Vehicle access to Waikawa Beach is unlikely to be reinstated any time soon after the Waikawa River changed course in September.
Wind, weather and tide shifted the river from its usual course and cut off a route to the beach for vehicles and horses. Access has always been at the consent of the private land owner, who has in the past allowed people across the property.
As on previous occasions when nature has intervened, some Waikawa residents and visitors have taken to social media with complaints directed at the Waikawa Beach Residents Association (WRBA), Horowhenua District Council and the landowner. The residents association says in a newsletter threats have been made or implied.
Meantime, new tracks through the land have appeared, which have not been authorised by the landowner, and attempts have been made to circumvent the vehicle entrance.
While access for vehicles and horses from Manga Pirau Street is cut off, pedestrian access is still possible, although tricky.
Horowhenua District Council has placed concrete blocks across the beach end of Manga Pirau Street to prevent vehicles going through. That was in response to a request from the Miratana family, who own the private land the track crosses.
In its latest newsletter, the residents association says the Miratanas have had a long-standing legal agreement with the council that allows access on a single formed track that the council looks after. Part of that agreement was that no other track is to be created or used, otherwise all access may be revoked.
“Unfortunately people were using and extending a track that was created illegally a few years ago, jeopardising everyone’s access,” the newsletter says. “Vegetation was mowed – an act of trespass – creating an erosion hazard.
“Moreover, some in the community took it upon themselves to pile driftwood across the illegally cut track – an act not only of trespass, but that created a hazard.”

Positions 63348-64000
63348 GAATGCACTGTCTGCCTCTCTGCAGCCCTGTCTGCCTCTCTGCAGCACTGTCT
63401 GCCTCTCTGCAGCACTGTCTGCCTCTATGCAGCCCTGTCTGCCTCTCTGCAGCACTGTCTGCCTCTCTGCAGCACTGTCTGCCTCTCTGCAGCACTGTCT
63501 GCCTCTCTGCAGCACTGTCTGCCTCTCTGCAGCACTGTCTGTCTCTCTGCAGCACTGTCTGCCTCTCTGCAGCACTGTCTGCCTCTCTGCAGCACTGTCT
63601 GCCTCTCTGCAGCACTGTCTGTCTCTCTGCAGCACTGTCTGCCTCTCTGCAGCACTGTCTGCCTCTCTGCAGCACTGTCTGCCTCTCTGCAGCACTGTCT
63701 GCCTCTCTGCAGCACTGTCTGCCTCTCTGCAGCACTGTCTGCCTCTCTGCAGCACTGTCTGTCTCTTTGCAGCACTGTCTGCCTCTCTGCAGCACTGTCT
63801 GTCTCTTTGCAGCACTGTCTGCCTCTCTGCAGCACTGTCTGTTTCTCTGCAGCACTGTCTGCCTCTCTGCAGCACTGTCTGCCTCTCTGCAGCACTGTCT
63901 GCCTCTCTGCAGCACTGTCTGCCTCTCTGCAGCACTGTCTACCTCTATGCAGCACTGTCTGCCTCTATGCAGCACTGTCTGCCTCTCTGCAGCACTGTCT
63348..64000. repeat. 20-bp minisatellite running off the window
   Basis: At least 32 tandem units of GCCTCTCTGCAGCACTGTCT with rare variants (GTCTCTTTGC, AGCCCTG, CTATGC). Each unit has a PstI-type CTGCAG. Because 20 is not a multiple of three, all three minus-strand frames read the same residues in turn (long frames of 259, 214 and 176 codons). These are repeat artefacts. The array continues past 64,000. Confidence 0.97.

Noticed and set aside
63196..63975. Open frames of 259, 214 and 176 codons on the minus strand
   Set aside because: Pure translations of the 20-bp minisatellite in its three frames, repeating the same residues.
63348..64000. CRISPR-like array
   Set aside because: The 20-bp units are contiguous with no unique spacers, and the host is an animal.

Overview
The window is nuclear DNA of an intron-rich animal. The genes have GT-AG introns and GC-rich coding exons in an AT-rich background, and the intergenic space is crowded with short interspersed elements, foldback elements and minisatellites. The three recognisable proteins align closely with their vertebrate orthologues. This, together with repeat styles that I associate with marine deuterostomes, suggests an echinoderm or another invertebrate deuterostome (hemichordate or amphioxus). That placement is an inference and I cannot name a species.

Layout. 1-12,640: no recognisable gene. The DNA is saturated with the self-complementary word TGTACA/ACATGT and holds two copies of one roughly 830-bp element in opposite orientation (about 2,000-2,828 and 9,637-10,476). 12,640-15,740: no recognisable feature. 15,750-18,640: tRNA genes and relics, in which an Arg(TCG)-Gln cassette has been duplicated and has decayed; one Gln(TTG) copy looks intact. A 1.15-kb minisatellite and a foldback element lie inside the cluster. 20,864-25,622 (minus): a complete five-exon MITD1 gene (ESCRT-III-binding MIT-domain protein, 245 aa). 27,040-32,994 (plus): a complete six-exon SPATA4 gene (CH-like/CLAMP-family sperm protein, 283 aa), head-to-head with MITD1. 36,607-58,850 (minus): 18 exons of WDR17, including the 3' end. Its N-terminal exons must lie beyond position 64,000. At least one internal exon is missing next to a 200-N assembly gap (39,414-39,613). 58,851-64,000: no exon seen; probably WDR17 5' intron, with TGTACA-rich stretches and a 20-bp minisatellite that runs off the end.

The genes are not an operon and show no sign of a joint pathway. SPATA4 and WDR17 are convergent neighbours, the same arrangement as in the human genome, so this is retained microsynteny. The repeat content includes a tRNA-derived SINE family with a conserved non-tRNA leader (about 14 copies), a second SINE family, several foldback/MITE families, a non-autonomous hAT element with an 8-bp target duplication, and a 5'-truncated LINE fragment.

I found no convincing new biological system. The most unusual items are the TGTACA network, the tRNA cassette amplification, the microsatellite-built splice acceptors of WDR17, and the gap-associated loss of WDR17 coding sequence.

Unauthorised tracks upset the delicate coastal ecosystem and undo much of the good work locals and the council have been doing to look after the beach area. Council staff and volunteers recently planted 4000 spinifex at the beach to limit erosion.
The Miratanas have asked the council to secure the access for the time being so people can’t take vehicles through.
The association has also received complaints that it is trying to prevent vehicles from accessing the beach, and some people have claimed the landowners have granted access through other tracks. The association denies those claims.
And when Horowhenua District Council installed the concrete blocks on October 19, they clarified that the Miratanas had not given permission for other tracks to be used.
The council confirmed in a statement to the residents association that the blocks had been installed after a request from the owners of the land who the council says “have expressed deep concern that damage has been caused to the land and dunes by the creation of new tracks that have not been sanctioned by council or indeed the owners themselves”.
It says the illegal tracks will have a negative effect on the stability of the foreshore.
“It is entirely inappropriate for members of the community to take matters into their own hands and plough tracks through what is private land.”
Access through Manga Pirau Street won’t be reinstated until the river moves or is moved again, allowing for work on the track. One way to shift the river is by a river cut, which has been done in the past.
The council would have to get resource consent for the work. Cr Christine Mitchell advised the WBRA at a recent committee meeting that Horizons Regional Council had allowed the previous resource consent for river cuts to lapse. The Horowhenua council would now need to apply for another consent, which could take some time.
Horizons is also not able to alter the river during whitebaiting season (including some time before and after when whitebait fishing is permitted).
The WBRA is meantime lobbying both the district and regional council to urgently deal with the situation.